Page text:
Fund for Climate Solutions awards new round of climate research projects

Photo collage of Arctic tundra, pine forest, and Amazon forest.

Woodwell Climate Research Center’s Fund for Climate Solutions has announced support for a new round of innovative climate science initiatives.

The Fund advances climate solutions by extending or augmenting crucial research efforts, seeding new projects that offer breakthrough policy or scientific impact, and allowing startup projects to get off the ground to show proof of concept.

The new projects being supported by the Fund:

Integrating state-of-the-art science with indigenous knowledge to support climate-threatened Arctic communities
Project Lead: Dr. Susan Natali
This project will develop a new geospatial monitoring and change detection framework that will integrate Indigenous knowledge, in situ monitoring, and multi-scale and multi-sensor remote sensing to develop climate change indicators that are critically needed for adaptation decisions and actions.

Planning for and mitigating boreal wildfires: societal risks, management influence, policy opportunities, and strategic partnerships
Project Lead: Dr. Brendan Rogers
Wildfires are becoming more common and intense in boreal forests, with a myriad of negative impacts on local residents and global climate. This project will develop key partnerships and methods for assessing the potential for a new paradigm in wildfire management – one that considers the effects on human society, ecosystem services, and global carbon budgets.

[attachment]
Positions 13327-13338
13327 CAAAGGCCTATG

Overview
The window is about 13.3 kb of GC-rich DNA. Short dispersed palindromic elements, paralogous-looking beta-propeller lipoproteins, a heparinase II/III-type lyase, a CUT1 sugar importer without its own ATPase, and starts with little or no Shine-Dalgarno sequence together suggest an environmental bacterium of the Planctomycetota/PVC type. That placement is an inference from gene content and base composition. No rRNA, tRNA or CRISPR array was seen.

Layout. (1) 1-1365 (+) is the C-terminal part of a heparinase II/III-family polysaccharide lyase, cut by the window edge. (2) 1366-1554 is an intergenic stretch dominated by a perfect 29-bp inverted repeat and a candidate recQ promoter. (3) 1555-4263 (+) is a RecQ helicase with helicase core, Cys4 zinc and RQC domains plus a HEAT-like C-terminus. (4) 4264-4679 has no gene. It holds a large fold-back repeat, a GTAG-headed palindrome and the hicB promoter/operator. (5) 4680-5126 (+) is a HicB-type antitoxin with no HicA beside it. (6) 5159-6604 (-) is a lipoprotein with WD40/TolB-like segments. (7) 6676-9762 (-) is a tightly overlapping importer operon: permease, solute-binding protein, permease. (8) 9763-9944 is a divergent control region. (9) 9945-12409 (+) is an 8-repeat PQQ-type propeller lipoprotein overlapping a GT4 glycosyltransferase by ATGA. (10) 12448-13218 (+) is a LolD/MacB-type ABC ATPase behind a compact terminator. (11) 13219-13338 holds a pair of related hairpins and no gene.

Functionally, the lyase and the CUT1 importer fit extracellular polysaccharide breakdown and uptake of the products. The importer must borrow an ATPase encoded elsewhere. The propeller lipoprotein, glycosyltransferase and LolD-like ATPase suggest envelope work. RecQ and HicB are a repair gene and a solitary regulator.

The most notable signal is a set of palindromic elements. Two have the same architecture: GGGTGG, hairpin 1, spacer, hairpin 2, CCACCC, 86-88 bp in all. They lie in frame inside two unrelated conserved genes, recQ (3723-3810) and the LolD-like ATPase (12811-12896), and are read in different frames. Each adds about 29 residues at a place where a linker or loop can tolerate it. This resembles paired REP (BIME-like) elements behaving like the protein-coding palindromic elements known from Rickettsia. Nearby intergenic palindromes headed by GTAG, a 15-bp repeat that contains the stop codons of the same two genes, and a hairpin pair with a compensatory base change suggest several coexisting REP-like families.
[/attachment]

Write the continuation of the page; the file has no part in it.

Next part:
A pattern recognition approach to connecting disruptions in the stratospheric polar vortex with extreme weather in mid-latitudes
Project Lead: Dr. Jennifer Francis
This research aims to develop a new way to detect disruptions in the stratospheric polar vortex, which will be used to better understand the connections between vortex disruptions and extreme weather in mid-latitudes.

A spatial bookkeeping model of land carbon
Project Lead: Dr. Richard Houghton
Using data from Woodwell Climate’s Carbon Monitoring System, Houghton will create a new model examining global gains and losses of woody biomass and soil carbon, calculating how much carbon is accumulating on land, how much is being lost, and where.

Developing a new geospatial approach for rangeland carbon monitoring
Project Lead: Dr. Jonathan Sanderman
This project will develop new tools for ranch managers to better understand the carbon balance of their range properties using a combination of remote sensing, on-the-ground measurements, and modeling.

For more information about the Fund for Climate Solutions, contact Alison Smart, Vice President for Strategy & Advancement, at

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